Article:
Howard S. Turner, Former President and Chief Executive Officer of Turner Construction Company, Dies at the Age of 100
NEW YORK, May 1, 2012 /PRNewswire/ -- Howard Turner, former President and Chief Executive Officer of Turner Construction Company, died on April 24th, 2012 at the age of 100.
Born in Jenkintown, Pennsylvania in 1911, Howard Turner was the nephew of Turner Construction Company's founder, Henry C. Turner who launched the company 110 years ago on May 6, 1902. He graduated from Swarthmore College in 1933. He completed a doctorate in organic chemistry and chemical engineering at the Massachusetts Institute of Technology (MIT) in 1936, during which time he married Katharine (Kay) Swett, to whom he remained married until her death in 2003.
Upon graduation, Howard joined the DuPont Corporation as a research chemist, developing both military and civilian uses for a new synthetic material called Nylon. He joined Pittsburgh Consolidation Coal Company in 1946, and led their new research and development division until 1954, when he moved to Jones & Laughlin Steel Company to serve as Vice President of research and development.
Howard joined the Board of Directors of Turner Construction Company in 1952 and in 1965, was selected to serve as President of Turner Construction Company. He served as President and Chief Executive Officer from 1968 to 1971 when he stepped down, and became Chairman of the Board from 1971 to 1978. From 1978 to 1982, he served as Chairman of the Executive Committee.
Under his leadership, the company grew from seven to twenty offices in cities across the United States, formalized its community affairs program, and established the Turner School of Construction Management for minorities and women. During this time the company also launched its international division with operations in four countries. During Howard's tenure, the company's sales grew from $591 million in 1965 to $1.7 billion by 1978.
On the occasion of Howard's retirement from Turner, he said, "To lead this company, itself a leader among builders, has been an honor and an exciting opportunity for which I am most grateful. Turner has always been known for its depth of talent, regularly fed from the best of each year's college graduates. The company's growth will, as in the past, be based on the character and high standards of the Turner staff, its commitment to serve its clients and the satisfaction all Turner people feel in making a contribution to building lasting monuments of our civilization."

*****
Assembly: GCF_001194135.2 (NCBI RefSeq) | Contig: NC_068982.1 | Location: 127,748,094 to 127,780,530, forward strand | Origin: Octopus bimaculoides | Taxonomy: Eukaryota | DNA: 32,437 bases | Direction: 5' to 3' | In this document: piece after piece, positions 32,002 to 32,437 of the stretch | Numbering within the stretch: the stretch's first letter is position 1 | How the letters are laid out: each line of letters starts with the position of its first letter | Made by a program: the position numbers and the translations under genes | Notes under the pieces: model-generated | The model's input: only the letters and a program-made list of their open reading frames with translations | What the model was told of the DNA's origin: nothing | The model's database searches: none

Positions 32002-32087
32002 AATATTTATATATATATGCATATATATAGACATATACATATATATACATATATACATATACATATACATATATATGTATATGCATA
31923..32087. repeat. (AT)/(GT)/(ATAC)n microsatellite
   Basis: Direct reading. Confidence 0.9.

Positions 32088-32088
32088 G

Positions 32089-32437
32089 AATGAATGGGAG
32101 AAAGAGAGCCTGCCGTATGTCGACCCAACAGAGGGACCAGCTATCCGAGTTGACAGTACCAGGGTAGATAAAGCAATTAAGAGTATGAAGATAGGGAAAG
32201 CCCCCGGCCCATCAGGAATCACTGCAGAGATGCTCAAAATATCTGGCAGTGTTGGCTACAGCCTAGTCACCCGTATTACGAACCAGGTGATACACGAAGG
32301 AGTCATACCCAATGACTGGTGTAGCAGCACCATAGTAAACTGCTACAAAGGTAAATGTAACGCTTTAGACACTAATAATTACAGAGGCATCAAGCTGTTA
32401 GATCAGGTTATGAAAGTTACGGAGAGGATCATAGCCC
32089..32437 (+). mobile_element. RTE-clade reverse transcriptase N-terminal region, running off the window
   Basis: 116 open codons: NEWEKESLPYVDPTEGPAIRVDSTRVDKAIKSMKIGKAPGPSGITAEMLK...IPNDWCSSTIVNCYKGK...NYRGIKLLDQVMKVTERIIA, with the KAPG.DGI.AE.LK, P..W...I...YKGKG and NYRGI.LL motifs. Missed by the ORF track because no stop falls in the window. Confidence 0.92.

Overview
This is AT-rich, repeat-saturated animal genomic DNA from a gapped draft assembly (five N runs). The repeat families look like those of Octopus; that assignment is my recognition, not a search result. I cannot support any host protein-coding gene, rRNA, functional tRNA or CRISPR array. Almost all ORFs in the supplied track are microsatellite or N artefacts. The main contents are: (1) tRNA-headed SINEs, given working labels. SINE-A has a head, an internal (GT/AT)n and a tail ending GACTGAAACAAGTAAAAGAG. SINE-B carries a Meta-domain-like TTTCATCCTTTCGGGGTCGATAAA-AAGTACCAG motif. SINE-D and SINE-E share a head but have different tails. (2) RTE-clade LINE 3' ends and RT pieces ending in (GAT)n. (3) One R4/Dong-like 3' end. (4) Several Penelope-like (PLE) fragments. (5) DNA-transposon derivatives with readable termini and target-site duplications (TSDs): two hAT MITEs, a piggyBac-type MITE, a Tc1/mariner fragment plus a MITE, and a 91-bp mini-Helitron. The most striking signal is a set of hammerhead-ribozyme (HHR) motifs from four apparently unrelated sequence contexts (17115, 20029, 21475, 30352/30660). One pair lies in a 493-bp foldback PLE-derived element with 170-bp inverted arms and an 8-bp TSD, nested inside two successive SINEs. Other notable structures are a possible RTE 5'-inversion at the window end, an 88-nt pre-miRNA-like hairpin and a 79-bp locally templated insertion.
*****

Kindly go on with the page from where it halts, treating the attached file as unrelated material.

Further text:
Howard was active outside his responsibilities as the leader of Turner Construction Company. He served as a director of GAF, Teacher's Insurance and Annuity Assoc., Ingersoll Rand, ASARCO, Dime Savings Bank of New York, and Jones and Laughlin. He was a trustee of the Wistar Research Institute, Swarthmore College, Rockefeller Institute, and Washington College. At the request of various administrations, he was a member of technical advisory committees for the Department of Commerce and the Post Office. He served on President Nixon's Science Advisory Committee until it was dissolved when the members disagreed with the President in testimony before Congress. In 1966, under President Johnson, he traveled with a delegation to Vietnam to assemble a report on developing health, education, and agriculture. He was elected to membership of the National Academy of Engineering in 1973, one of the proudest achievements of his remarkable career. Always humble about his scientific abilities, Howard saw his greatest contribution as the ability to connect research with application.
He is survived by his three daughters, Susan Turner, a social worker of Boston, Holly Turner, a lawyer, (Don Carmichael) of Edmonton, Canada and Barbara Jean Turner, a physician-researcher, (Francisco Gonzalez-Scarano) of San Antonio, formerly of Wallingford and a Professor at the University of Pennsylvania, as well as seven grandchildren and four great grandchildren.
SOURCE Turner Construction Company